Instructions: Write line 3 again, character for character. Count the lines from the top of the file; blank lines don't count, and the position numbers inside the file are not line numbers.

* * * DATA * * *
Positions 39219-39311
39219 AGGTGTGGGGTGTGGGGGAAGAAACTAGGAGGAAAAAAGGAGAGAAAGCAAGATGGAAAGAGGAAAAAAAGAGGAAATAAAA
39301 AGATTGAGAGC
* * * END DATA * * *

39301 AGATTGAGAGC